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Ecommerce delivery in Nigeria 2013. Source: Pius Utomi Ekpei — AFP/Getty Images

Ecommerce delivery in Nigeria 2013. Source: Pius Utomi Ekpei — AFP/Getty Images

Excerpts from Fortune.com

Rocket Internet is falling behind its emerging market targets and investors are beginning to doubt its ambitious goal to be the Amazon outside of America. Rocket now has a market capitalization of $3.3 billion, well below the $5.89 billion valuation it put on its portfolio at April 30, and only just above the $3.1 billion in cash held by Rocket and its operating companies as of March 31.  Its African fashion retailer, Jumia, made a loss of $18.8 million in the first three months of 2016 on sales that fell more than a third. The devaluation of Nigeria’s naira last week is a new blow for Jumia.

Its slowdown is the consequence of Rocket’s shift to rein in spending on marketing and logistics as it seeks to stem losses, which it said peaked at $1.1 billion in 2015.

The stock has been on a downward trajectory since peaking in February 2015 after it surprised investors with a new capital hike and shifted strategy to invest in the food-delivery business in developed markets.

The latest share price tumble started in April when Sweden’s Kinnevik, Rocket’s second-biggest shareholder after the Samwer brothers, slashed the valuation for its emerging market fashion websites by two-thirds.

Neil Campling, head of technology research at Northern Trust Securities, who rates the stock a “sell,” doubts the Rocket businesses can replicate Amazon’s success because its markets are so underdeveloped and the cost of logistics so much higher.

“As soon as they reduce marketing, you see revenue growth decline substantially,” he said. “They haven’t got the scale.”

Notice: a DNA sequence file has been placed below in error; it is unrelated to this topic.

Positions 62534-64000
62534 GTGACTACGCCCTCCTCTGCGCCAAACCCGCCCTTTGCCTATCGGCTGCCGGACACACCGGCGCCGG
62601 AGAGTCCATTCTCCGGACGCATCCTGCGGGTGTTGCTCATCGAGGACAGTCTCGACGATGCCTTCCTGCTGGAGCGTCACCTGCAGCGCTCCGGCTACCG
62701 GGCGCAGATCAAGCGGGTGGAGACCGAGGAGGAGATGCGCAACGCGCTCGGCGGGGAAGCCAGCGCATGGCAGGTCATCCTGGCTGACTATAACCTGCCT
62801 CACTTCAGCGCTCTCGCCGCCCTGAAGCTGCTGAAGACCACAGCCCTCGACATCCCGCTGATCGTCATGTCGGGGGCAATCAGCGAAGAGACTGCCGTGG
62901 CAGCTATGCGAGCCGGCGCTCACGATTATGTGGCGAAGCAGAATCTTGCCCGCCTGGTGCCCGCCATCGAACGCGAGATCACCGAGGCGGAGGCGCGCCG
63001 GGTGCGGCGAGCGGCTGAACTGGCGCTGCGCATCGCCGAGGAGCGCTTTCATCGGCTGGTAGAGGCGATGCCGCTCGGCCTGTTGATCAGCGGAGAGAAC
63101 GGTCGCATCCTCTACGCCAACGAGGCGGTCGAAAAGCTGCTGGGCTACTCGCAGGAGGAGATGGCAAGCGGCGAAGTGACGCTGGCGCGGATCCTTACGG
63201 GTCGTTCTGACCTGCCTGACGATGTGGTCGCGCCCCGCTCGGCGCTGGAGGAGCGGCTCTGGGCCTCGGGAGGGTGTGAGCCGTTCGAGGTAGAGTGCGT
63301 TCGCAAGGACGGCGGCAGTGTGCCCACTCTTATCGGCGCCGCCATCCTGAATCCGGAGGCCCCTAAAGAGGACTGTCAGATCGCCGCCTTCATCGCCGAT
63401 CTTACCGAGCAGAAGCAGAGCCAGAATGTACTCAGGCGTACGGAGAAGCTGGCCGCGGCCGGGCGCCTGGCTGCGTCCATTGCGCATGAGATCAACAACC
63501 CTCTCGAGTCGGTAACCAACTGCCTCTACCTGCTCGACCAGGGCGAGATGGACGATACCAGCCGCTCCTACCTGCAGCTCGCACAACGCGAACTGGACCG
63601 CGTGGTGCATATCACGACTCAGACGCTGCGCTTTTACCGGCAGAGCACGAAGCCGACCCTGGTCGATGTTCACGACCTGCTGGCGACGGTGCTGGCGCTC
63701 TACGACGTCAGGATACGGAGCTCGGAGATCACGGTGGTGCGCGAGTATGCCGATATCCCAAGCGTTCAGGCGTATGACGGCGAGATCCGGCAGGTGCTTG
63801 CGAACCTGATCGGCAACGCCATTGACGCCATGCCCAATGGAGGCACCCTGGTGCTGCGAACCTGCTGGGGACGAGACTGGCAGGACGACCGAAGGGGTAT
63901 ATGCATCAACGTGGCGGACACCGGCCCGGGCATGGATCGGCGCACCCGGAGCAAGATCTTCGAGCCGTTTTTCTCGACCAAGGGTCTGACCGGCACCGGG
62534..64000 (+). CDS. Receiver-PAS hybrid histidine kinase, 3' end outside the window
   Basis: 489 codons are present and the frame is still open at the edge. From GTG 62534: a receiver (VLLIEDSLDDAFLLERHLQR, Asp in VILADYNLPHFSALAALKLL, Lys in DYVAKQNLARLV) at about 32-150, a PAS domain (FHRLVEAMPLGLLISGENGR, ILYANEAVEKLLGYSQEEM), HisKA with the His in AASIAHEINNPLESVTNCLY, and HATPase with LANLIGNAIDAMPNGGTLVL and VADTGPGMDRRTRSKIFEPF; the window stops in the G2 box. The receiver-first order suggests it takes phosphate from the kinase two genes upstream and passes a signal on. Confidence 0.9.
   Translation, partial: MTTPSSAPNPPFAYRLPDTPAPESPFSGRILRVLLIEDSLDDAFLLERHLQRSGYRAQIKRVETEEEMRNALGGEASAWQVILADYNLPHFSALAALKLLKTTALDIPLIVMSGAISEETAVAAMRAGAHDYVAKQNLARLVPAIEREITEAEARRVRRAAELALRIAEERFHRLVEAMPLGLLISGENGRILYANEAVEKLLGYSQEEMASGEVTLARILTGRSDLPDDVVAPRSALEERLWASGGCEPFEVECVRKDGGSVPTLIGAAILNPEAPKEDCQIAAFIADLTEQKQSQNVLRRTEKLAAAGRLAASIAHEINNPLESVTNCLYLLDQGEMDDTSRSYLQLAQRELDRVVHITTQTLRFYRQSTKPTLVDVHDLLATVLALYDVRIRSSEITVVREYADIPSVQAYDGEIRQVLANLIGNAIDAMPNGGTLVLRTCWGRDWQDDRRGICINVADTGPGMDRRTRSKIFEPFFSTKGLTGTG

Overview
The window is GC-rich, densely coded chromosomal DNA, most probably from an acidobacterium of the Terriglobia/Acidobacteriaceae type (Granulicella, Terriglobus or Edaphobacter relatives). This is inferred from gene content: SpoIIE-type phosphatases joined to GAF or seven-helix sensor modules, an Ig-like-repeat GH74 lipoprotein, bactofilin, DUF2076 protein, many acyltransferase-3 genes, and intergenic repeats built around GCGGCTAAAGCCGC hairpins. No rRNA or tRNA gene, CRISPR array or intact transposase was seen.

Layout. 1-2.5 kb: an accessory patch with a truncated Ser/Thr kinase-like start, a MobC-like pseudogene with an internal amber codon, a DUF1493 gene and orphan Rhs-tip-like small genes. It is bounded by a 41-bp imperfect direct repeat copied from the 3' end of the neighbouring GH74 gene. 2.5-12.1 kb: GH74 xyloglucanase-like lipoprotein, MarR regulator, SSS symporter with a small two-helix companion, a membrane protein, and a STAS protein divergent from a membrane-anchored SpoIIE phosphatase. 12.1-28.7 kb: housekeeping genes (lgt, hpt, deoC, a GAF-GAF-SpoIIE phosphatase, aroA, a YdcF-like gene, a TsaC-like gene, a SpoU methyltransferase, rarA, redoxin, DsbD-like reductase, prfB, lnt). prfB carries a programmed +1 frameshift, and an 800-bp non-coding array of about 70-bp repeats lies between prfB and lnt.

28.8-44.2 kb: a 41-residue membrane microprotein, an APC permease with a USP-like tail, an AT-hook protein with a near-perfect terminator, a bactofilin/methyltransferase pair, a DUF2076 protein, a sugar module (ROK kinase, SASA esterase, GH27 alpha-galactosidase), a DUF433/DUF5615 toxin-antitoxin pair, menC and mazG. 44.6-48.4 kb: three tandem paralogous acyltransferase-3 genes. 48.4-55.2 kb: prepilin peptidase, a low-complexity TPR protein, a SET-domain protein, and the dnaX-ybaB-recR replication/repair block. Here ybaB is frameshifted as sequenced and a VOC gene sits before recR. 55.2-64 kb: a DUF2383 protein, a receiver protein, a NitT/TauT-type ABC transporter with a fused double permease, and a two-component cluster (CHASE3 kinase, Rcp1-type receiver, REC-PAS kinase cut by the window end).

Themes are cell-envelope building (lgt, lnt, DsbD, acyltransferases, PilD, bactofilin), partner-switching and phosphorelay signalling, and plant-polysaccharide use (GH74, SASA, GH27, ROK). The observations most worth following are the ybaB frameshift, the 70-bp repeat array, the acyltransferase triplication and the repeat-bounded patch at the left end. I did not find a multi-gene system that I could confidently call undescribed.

Oliver Samwer says Rocket has more than enough capital to fund its main startups until they turn profitable.

Read the full Fortune article here, published on June 29. 

Rocket Internet To Merge Ecommerce sites Daraz and Kaymu

Bjarke Mikkelse, Co-CEO of Daraz Group. Source: www.daraz.com.bd

In another Southeast Asian ecommerce B2C consolidation (and why that’s not surprising, explained here), Rocket Internet has announced the merging of its Lazada-like marketplace Daraz  operating in Myanmar, Pakistan, Bangladesh, and Kaymu in Myanmar, Sri Lanka, Cambodia, Philippines, Tech in Asia reported. The two ecommerce sites will be merged under a new entity, “Daraz Group,” although Kaymu is the larger one with 475 thousand visits overall compared to Daraz’ 11.5 thousands visits from January 2016 (Similar Web).

According to Bjarke Mikkelsen, co-CEO of Daraz Group, “Kaymu is the larger company in terms of customer base and orders, but Daraz is significantly bigger when it comes to the total amount of cash customers spend. The overlap between customers who transact on both Daraz and Kaymu is less than 10% of the combined user base”.

Operations such as marketing, IT and Business Intelligence will be centralized in Pakistan. Only in Pakistan and Bangladesh will the two ecommerce sites remain separate, in other markets, the sites will be merged under  “Daraz Group”.

The decision to centralize operations in Pakistan away from Paris means the group will also have considerably less overheads and be able to operate on a lean model.

A version of this appeared in Tech In Asia on June 24. Read the full article here.